Also, included in NEA recommendations is a proposal for fewer standardized tests. States would be required to administer only two, one in the 4-6 grades and one in the 7-9 grades. Compared to the current law, these new proposed requirements are less than half of the testing requirements implemented in the current law. The union’s plan also excludes “teacher effectiveness” and includes a variety of measures like ones such as asking students to submit portfolios of their work to gauge student and school progress.

In this new plan a school’s progress would be assessed by how much growth a school made towards an annual performance target and by how effective it was in closing the achievement gap.

For more information about NEA’s new recommendations for ESEA, read this article, “NEA Plan for Rewriting NCLB Departs from Obama’s” by EducationNews.org and let NSSEA know your thoughts!

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On February 23, 2010, Secretary of Education Arne Duncan spoke at the National Governors Association winter meeting about the Obama Administration’s education agenda. According to the Department of Education, Duncan praised governors for their leadership and participation in a 48-state effort to raise standards on a voluntary basis.

Duncan also discussed rewarding, encouraging and learning from high-performing schools. He also mentioned the importance of turning around low-performing schools. The meeting ended with a question and answer session. Watch the video of the 2010 National Governors Association Meeting and let NSSEA know your thoughts!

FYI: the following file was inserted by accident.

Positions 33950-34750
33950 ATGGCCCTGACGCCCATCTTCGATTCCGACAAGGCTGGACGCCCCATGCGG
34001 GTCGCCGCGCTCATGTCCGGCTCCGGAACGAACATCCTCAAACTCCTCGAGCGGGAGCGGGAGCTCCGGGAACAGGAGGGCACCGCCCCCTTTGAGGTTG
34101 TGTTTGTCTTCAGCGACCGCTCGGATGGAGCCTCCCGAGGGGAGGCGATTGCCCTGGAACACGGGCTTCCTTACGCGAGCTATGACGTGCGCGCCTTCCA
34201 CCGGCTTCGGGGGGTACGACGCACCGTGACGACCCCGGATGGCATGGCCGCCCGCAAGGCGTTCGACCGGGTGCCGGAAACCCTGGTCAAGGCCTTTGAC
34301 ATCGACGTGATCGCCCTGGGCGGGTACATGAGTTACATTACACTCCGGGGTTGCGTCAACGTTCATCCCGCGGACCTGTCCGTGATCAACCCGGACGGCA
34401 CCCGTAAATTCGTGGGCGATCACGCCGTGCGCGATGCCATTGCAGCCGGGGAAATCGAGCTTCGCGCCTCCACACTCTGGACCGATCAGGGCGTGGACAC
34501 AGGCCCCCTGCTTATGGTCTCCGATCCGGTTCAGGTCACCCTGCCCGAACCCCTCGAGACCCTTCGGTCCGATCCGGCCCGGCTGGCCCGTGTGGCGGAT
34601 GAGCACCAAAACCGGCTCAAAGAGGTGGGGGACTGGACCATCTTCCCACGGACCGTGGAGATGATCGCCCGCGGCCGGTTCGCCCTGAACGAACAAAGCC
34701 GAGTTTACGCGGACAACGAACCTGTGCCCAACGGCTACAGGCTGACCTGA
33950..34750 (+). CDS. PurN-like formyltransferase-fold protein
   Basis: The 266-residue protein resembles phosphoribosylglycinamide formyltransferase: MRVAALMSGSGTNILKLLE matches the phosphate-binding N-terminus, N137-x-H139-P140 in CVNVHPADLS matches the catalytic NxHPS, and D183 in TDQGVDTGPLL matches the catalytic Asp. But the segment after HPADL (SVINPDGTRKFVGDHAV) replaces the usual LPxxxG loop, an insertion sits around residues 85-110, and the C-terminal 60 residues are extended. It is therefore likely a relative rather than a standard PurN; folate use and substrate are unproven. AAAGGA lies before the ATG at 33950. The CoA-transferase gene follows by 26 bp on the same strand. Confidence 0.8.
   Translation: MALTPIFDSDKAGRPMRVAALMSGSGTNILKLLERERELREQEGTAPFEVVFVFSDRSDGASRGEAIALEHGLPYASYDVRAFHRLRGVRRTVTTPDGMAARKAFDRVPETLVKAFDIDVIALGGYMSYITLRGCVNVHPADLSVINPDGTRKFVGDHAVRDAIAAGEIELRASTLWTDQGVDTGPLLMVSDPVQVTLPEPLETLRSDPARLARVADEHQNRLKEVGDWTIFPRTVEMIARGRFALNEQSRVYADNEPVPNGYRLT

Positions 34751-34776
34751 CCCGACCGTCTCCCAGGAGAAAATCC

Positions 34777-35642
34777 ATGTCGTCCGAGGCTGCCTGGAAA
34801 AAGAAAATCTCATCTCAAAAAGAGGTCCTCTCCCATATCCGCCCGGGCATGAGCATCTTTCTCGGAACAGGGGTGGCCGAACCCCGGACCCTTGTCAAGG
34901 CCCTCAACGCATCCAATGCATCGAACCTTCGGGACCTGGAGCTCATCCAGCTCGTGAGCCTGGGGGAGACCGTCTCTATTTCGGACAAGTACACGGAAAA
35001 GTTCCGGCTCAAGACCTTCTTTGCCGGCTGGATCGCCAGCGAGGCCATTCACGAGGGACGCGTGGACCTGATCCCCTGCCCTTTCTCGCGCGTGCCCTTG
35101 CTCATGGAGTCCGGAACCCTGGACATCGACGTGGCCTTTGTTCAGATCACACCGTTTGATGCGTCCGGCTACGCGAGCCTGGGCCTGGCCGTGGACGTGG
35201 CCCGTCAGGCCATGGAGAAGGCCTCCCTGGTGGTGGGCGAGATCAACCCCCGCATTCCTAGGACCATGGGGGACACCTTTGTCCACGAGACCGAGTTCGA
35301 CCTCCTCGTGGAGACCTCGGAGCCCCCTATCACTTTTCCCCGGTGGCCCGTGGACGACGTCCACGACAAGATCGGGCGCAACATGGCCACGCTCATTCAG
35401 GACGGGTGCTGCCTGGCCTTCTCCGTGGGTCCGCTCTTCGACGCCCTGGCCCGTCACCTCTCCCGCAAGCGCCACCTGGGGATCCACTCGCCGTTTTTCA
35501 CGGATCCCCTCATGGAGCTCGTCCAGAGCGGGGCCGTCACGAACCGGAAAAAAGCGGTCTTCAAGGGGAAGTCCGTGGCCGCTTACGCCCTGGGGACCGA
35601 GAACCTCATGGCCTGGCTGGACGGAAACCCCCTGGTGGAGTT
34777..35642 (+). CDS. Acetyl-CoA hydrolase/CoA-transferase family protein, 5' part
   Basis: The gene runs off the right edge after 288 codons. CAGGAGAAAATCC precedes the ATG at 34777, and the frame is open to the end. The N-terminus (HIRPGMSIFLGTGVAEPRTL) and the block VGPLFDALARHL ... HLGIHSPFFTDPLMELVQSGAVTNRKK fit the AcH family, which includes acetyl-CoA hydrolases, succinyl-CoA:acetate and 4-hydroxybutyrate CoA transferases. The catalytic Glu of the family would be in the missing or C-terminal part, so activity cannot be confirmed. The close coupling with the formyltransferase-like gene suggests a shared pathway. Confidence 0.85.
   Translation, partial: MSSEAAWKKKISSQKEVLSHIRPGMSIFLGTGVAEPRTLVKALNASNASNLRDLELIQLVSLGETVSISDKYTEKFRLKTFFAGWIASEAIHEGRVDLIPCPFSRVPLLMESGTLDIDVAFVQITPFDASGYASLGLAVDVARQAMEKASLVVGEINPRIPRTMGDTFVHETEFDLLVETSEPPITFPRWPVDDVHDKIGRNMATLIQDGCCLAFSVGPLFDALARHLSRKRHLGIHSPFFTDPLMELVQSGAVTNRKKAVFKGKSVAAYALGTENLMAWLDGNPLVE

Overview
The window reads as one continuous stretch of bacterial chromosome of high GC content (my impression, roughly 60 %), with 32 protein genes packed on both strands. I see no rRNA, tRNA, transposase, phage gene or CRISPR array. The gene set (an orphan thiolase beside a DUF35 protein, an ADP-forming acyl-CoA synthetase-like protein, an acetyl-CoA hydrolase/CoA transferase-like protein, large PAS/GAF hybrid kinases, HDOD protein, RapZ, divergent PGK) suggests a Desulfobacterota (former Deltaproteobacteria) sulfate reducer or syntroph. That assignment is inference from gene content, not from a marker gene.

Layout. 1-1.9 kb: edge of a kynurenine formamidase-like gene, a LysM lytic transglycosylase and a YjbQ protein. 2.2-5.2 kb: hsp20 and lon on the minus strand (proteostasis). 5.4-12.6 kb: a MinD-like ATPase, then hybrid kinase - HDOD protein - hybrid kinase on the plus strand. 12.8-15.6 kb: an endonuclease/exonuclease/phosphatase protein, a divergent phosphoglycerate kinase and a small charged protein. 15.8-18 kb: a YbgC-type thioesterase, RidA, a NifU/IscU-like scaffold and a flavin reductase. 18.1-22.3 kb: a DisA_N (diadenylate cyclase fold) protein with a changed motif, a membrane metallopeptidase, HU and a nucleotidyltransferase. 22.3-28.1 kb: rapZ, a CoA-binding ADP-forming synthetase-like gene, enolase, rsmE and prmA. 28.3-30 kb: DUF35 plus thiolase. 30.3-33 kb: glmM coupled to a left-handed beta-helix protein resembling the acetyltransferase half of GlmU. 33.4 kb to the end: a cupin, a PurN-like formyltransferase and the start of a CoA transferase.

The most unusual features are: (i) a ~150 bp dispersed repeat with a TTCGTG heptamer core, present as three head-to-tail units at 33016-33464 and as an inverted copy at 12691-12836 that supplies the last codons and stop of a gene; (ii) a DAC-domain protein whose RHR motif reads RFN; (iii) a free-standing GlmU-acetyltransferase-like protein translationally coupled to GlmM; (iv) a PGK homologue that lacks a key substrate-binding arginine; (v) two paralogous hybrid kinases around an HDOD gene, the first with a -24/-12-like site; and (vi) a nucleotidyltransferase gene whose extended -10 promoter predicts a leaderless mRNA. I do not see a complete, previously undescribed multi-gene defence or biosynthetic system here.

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According to an eSchoolNews.com article entitled, “Duncan: Schools Need to be More Creative,” Secretary of Education Arne Duncan held a town hall meeting on December 15, 2009 and urged education leaders to close the digital gap and allow all students the opportunity access to the best technology in the world.

Duncan mentions that students around the world are out numbering American students in their use of new technologies. He made it clear that the reason why students in other countries are doing better is because they are in school longer, more specifically students in other countries are in school 25 to 30 percent longer than American students. He also reiterated that college and career readiness is one of the Department of Education’s main education priorities.

Read the article, “Duncan: Schools Need to be More Creative” and let NSSEA know your thoughts!

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According to a recent Edweek.org article entitled “Duncan Aims to Make Incentives Key Element of ESEA,” U.S. Secretary of Education Arne Duncan wants to begin focusing on creating federal incentives for high-performing schools, districts, states, and states in the reauthorization of the Elementary and Secondary Education Act (ESEA).

The Department of Education (ED) is considering certain proposals that would offer greater independence, recognition, and resources for schools and districts that are making significant progress in student achievement and are committed to adopting college- and career-readiness standards.

According to the article, Duncan mentions that they are few incentives for high-performing schools under the “No Child Left Behind Act” and he wants to change that when the ESEA goes up for re-authorization early next year.

The article also highlights a video interview with Duncan discussing the re-authorization of the ESEA and his plans to revamp the legislation.

What are your thoughts about the re-authorization of the Elementary and Secondary Education Act? Read the article, “Duncan Aims to Make Incentives Key Element of ESEA” and let NSSEA know your thoughts!